Mary Jane King was born in 1896 in Brevard. A lifelong resident of Transylvania County,
she became an enthusiast for local history at a very young age due to stories
she heard from her parents, Alexander Henry King and Hessie Rebecca Clayton
King, and her grandfather, Ephraim Clayton. She was also a descendant of Nancy
Brevard, the family for which the city is named.
She graduated from Tift College in 1918 with a bachelor’s
degree in music arts. She later earned an honorary degree from Furman University.
In 1920 she married Hugh Raven Walker and they had two children: John and Jane.
Between the births of these two children, she became the first public school
music teacher in Brevard and was a founding member of the Brevard Music Lovers’
Club, serving as secretary. In 1926 she started her own business, the General
Insurance Agency, which she operated until 1957. This overlapped with the work
she is most known for, being a real estate agent, which she did from 1939-1984.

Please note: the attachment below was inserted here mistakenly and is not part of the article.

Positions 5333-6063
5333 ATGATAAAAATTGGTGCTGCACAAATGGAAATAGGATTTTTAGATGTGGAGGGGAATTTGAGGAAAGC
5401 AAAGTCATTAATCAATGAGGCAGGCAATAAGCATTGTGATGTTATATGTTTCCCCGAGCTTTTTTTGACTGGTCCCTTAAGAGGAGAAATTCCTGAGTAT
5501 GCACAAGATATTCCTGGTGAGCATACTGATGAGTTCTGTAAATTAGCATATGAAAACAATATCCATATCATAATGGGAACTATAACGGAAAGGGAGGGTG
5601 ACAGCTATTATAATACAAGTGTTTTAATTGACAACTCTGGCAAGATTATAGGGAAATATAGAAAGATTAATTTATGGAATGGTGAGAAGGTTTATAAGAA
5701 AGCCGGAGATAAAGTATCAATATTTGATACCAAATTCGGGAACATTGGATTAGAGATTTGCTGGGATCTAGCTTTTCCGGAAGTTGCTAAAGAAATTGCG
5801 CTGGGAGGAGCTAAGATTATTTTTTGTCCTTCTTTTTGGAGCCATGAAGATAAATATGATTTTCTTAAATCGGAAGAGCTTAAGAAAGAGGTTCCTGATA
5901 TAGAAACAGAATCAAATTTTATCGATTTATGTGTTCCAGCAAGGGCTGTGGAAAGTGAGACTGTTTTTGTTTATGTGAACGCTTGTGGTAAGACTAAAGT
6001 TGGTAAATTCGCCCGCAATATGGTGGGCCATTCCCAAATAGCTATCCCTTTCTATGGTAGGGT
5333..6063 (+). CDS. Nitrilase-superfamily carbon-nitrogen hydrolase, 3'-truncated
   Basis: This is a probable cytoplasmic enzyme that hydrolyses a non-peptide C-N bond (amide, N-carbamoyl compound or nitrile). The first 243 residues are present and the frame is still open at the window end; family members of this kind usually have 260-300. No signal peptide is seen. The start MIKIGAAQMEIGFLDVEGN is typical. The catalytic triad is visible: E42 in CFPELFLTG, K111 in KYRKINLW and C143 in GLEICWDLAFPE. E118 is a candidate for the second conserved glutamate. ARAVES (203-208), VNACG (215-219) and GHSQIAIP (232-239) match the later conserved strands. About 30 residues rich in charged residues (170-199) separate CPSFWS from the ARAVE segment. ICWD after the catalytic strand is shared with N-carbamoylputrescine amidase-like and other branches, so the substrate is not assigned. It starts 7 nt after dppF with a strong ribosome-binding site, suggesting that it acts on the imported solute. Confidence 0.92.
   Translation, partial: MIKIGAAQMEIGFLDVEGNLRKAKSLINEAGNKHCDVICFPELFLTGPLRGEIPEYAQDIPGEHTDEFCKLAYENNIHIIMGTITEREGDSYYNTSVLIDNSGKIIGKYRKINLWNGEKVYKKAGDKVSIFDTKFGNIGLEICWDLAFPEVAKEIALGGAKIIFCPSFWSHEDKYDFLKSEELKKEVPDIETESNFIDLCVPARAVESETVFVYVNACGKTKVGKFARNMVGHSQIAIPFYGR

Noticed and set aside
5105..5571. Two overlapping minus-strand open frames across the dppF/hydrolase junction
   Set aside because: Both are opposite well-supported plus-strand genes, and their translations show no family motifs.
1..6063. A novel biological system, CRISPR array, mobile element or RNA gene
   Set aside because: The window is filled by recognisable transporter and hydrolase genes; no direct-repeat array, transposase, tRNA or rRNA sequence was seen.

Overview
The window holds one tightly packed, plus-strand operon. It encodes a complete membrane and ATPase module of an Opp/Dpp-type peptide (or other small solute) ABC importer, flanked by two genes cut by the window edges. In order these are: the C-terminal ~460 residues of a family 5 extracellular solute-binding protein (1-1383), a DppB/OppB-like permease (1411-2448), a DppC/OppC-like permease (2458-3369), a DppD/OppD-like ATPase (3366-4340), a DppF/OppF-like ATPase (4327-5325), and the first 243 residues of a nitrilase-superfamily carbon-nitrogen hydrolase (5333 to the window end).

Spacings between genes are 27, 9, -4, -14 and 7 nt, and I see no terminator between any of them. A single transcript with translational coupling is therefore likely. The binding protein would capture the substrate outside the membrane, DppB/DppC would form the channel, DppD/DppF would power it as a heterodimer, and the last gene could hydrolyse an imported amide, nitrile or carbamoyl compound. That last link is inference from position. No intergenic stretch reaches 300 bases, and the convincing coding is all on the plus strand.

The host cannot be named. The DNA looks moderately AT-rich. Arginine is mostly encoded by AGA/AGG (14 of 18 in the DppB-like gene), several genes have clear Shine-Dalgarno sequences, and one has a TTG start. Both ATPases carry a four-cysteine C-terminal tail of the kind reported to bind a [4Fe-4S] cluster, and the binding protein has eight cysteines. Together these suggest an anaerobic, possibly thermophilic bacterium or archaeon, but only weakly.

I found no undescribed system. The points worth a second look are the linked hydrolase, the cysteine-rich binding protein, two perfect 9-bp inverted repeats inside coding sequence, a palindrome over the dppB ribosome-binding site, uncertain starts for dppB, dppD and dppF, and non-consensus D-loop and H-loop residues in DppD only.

In 1927 she published her first book, a family history of the Claytons. Her
husband Hugh died in 1929 and she remarried in 1931 to Carl Caleb McCrary. The
had two children, Thomas and Martha. When he died in 1967, she did not remarry.
She became more and more well known as a historian in
Transylvania County and was part of several organizations; she was a charter
member of the Brevard chapter of the American Business and Professional Women, the
chair and founder of the Transylvania Historical Association, and a member of
the Daughters of the American Revolution. A family story states that her
knowledge of the Cherokee people and culture were called upon to name the streets
in the Connestee Falls development.
McCrary’s published works are still foundational for researchers
today. She wrote a history of St. Philip’s Episcopal Church, A Goodly
Heritage, published in 1959, but is best known for her book Transylvania
Beginnings: A History, published in 1984. She donated her collection of research
and historical items to the county’s Historic Preservation Commission, which is
now housed in the Library’s North Carolina Room. She died in 1987, just three
years after the publication of her magnus opus book, and is buried in St. Paul’s-In-The-Valley